Blake Police Brutality Trail Starts: NYPD Uses Excessive Force Against Former Tennis Star
After years of delays and multiple false starts, NYPD Officer James Frascatore, the cop responsible for the unprovoked and brutal attack of retired tennis star James Blake, will finally stand trial for NYPD discipline.
“The excessive force used against me by the NYPD is the same harsh treatment that communities of color have experienced for far too long,” said Mr. Blake. “I never thought that it would take more than two years for a disciplinary proceeding to take place but I now understand this as unfortunately commonplace in New York City. Based on his past misconduct record and his attack on me, it's clear that James Frascatore is a danger to New Yorkers and should not be part of the NYPD. Mayor de Blasio and Commissioner O'Neill should make sure to fire James Frascatore and hold all officers who abuse their authority accountable in order to send a clear message that police abuse will not be tolerated, and to re-instill faith in the many officers who do their job with respect for the communities they police."
Blake, once the fourth ranked tennis player in the world, was standing outside of his midtown Manhattan hotel on September 9, 2015 when Frascatore, dressed in plain-clothes, tackled, slammed Blake to the ground and handcuffed him all without warning, explanation or probable cause.
"At long last -- nearly two years after the CCRB found that he used excessive force -- the NYPD departmental trial of James Frascatore begins today, for his totally unwarranted attack on James Blake. The NYPD must fire Frascatore. He has been the subject of numerous CCRB complaints for assault and verbal abuse, more than five in just a seven-month period (more than 90% of officers have in their entire career). We must also use this moment to demand a more accountable, more transparent, more timely process for departmental trials when police misconduct is substantiated by the CCRB. The current process takes far too long, is maddeningly opaque, and delivers too little justice," said Councilmember Brad Lander.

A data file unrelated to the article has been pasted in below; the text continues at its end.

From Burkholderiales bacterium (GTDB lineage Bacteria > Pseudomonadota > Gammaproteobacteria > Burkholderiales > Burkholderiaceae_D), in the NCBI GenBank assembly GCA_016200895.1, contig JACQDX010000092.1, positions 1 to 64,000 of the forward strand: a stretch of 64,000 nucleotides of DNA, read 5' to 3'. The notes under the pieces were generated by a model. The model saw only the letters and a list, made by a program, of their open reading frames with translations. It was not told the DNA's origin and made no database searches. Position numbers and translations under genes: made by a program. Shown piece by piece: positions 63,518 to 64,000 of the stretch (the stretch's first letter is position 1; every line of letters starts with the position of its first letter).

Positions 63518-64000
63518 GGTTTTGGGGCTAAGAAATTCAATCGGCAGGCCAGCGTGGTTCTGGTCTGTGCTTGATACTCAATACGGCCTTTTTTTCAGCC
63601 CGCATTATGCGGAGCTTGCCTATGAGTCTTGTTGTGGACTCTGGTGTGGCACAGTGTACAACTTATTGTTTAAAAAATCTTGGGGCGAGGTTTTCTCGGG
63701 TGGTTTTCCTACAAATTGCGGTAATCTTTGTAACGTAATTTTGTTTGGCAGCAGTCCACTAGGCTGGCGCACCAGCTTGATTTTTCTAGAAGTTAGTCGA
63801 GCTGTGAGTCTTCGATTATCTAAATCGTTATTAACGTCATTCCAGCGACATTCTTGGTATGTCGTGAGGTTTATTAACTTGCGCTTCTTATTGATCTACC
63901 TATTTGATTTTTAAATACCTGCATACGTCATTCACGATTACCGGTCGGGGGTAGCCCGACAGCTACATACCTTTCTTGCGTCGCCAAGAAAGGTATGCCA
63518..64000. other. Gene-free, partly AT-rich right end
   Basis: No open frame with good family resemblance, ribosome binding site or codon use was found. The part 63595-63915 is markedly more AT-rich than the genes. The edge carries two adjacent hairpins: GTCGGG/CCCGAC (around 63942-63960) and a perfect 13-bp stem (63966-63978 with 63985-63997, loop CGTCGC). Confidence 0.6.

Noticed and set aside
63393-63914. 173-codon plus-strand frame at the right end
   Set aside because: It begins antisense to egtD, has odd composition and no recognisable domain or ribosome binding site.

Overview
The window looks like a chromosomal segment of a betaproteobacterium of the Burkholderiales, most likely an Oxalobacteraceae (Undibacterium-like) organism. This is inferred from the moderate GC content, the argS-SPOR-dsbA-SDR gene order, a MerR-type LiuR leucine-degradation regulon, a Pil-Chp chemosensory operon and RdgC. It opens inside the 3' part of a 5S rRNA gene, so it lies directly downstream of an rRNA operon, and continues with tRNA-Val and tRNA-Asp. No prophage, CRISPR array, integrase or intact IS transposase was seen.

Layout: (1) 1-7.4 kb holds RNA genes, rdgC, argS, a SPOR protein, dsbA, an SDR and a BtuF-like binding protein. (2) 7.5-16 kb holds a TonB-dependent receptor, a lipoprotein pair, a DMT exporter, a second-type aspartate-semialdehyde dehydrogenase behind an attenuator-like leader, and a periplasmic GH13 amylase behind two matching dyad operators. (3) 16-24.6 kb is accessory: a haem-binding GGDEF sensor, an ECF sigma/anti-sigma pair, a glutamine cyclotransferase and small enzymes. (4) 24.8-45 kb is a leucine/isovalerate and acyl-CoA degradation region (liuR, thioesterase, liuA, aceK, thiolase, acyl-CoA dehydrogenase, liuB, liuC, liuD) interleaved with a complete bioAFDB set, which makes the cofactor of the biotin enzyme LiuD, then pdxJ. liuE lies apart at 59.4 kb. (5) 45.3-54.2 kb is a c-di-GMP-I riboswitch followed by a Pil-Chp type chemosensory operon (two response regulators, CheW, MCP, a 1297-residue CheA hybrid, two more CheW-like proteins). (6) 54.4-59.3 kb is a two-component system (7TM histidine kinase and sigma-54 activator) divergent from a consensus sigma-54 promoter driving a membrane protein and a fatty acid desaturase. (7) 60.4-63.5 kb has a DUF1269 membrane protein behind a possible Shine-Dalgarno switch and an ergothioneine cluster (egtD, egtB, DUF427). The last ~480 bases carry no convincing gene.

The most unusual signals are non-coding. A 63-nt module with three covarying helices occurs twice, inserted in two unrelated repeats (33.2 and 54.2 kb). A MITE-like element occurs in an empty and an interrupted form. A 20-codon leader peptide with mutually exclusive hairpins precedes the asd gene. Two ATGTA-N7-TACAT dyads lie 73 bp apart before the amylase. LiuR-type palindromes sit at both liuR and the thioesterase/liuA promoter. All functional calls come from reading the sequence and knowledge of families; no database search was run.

Frascatore’s use of excessive force should come as no surprise – he has a long history of complaints for misconduct against civilians, and over a seven-month period in 2013, prior to him using excessive force against Blake, was the subject of five civilian complaints. Despite his history of abuse, Frascatore remains on the force.
“Once again, the NYPD is ignoring a disturbing pattern of civilian complaints to protect one of their own,” said Anthonine Pierre of Communities United for Police Reform. “The time to address the systemic failure of the NYPD to hold officers accountable in a timely and meaningful way is long overdue. Mayor de Blasio and NYPD Commissioner O'Neill should fire James Frascatore so that he is no longer a danger to our communities, just as they should schedule trials to fire Daniel Pantaleo for using a banned chokehold to kill Eric Garner as well as Sgt. Scott Morris and John McLoughlin for their roles in killing Ramarley Graham over five years ago.”
The NYPD initially attempted to downplay the incident but changed its story after surveillance footage from the hotel was publicly released. The Civilian Complaint Review Board substantiated Mr. Blake’s complaint against the officer a month after the incident in October 2015. Yet two years after the incident, the officer has not been held accountable, his disciplinary trial has been rescheduled multiple times, and is only now beginning. Communities United for Police Reform and other advocates have been critical of the de Blasio administration for failing to address the systemic failure of the NYPD to hold officers accountable in a timely and meaningful way, arguing it perpetuates police abuses, brutality and killings of civilians.
About Communities United for Police Reform
Communities United for Police Reform (CPR) is an unprecedented campaign to end discriminatory policing practices in New York, and to build a lasting movement that promotes public safety and policing practices based on cooperation and respect– not discriminatory targeting and harassment.
CPR brings together a movement of community members, lawyers, researchers and activists to work for change. The partners in this campaign come from all 5 boroughs, from all walks of life and represent many of those unfairly targeted the most by the NYPD. CPR is fighting for reforms that will promote community safety while ensuring that the NYPD protects and serves all New Yorkers.